“To be part of the government is like obtaining an ATM card for the party’s survival,” analyst Firman Noor from the Indonesian Institute of Sciences (LIPI) told The Jakarta Post recently. “Securing financial resources is crucial because of the high cost of politics in Indonesia.”

Firman said a lack of independent financial resources had caused many political parties to become instruments of the ruling power. The political climate, he said, also nurtured infighting within parties because control over parties led to access to resources held by a small number of oligarchs.

In a separate interview, National University (Unas) lecturer, Andi Achdian, referred to the trend of “financier-centered management” within almost all political parties in Indonesia as a result of the lack of genuine aspiration for social change in a post-Soeharto Indonesia.

“This is because political parties mostly get established by a top-down processes instead of being inspired by bottom-up movements,” Achdian said. “In the past, for example, we had a political party that brought together workers who fought for their rights.”

Achdian did not specify which party that was.

The now-defunct Indonesian Communist Party (PKI) had a strong following among workers and rural populations.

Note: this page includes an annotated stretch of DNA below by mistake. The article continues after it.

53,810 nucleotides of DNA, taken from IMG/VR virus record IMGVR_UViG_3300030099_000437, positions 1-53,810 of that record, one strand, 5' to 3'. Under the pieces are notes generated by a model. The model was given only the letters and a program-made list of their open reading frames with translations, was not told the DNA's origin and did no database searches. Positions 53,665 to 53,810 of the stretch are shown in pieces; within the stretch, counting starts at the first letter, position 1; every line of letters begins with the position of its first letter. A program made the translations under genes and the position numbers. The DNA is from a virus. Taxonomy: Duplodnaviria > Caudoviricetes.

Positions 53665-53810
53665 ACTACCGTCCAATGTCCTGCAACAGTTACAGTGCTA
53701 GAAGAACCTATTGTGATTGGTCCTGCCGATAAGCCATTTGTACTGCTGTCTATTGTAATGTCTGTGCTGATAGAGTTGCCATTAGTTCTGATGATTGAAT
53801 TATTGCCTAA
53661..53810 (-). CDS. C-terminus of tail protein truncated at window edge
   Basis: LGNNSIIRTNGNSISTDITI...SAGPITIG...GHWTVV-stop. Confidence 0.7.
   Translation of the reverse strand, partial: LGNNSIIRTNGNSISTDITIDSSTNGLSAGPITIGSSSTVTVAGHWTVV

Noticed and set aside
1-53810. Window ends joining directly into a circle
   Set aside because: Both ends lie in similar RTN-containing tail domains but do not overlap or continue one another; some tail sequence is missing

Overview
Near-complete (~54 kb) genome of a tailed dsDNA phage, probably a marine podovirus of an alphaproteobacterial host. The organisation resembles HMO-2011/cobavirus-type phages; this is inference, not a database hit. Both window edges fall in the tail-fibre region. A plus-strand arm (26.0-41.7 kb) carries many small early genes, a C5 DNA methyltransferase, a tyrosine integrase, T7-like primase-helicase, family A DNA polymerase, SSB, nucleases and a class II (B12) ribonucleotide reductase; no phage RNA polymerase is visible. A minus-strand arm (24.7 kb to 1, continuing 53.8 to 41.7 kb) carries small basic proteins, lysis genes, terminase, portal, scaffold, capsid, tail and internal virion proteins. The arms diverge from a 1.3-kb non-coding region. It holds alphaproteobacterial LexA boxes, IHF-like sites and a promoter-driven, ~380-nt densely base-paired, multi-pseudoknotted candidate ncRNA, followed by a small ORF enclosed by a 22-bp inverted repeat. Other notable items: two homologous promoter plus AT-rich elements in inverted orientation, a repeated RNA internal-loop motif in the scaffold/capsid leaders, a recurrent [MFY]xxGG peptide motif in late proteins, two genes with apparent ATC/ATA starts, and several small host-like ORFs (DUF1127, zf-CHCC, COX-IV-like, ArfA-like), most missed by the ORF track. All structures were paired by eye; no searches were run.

Achdian said the absence of “aspiration for social change” in political parties contributed to the lack of distinctive party ideologies and allowed politicians to shift membership easily from one party to another.

“Political parties are merely a vehicle to fulfil personal interests,” he said.

The need to maintain access to resources has preserved the current political system by making it difficult for new parties to enter the legislature, and the system allows those in power to check the rise of new entrants.

The parties in the House of Representatives have proposed a higher threshold of national votes for eligibility for representation in the legislature.

Lawmakers are considering increasing the threshold for House representation to between 5 and 7 percent of the vote ahead of the 2024 elections. In the 2019 elections, the political parties in the House – mostly supporters of Jokowi’s ruling coalition – agreed to increase the threshold to 4 percent which resulted in one of the coalition’s members, the Hanura Party, getting expelled from the House after the election.

The high electoral threshold also prevented the Indonesian Solidarity Party (PSI), a new party championed by many young urban middle-class voters, from being awarded seats in the House because the party garnered only 2 percent of the national vote. The PSI has been known as a staunch supporter of Jokowi administration.

There are currently nine parties with seats in the House. The majority of them are members of the ruling coalition. These include the Indonesian Democratic Party of Struggle (PDI-P), the Golkar Party, the Gerindra Party, the NasDem Party and two Islam-based parties: the National Awakening Party (PKB) and the United Development Party (PPP).

The remaining three parties – the Democratic Party, PKS and the National Mandate Party (PAN) – are, on paper, in opposition to Jokowi’s government. However, in practice some of them have shown considerable flexibility. Although PAN is officially outside the ruling coalition, the current leadership, under the control of chairman Zulkifli Hasan, supports the Jokowi’s administration.